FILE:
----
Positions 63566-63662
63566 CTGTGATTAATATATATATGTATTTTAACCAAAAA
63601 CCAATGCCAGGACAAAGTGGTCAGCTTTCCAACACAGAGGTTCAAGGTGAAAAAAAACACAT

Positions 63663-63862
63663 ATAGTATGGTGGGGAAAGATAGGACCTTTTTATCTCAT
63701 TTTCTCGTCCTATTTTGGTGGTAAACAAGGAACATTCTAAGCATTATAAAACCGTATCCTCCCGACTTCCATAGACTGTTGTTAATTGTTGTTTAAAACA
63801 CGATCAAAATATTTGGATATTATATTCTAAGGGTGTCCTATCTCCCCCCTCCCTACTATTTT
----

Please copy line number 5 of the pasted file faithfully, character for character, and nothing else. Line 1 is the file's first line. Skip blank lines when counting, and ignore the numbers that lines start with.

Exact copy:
63663 ATAGTATGGTGGGGAAAGATAGGACCTTTTTATCTCAT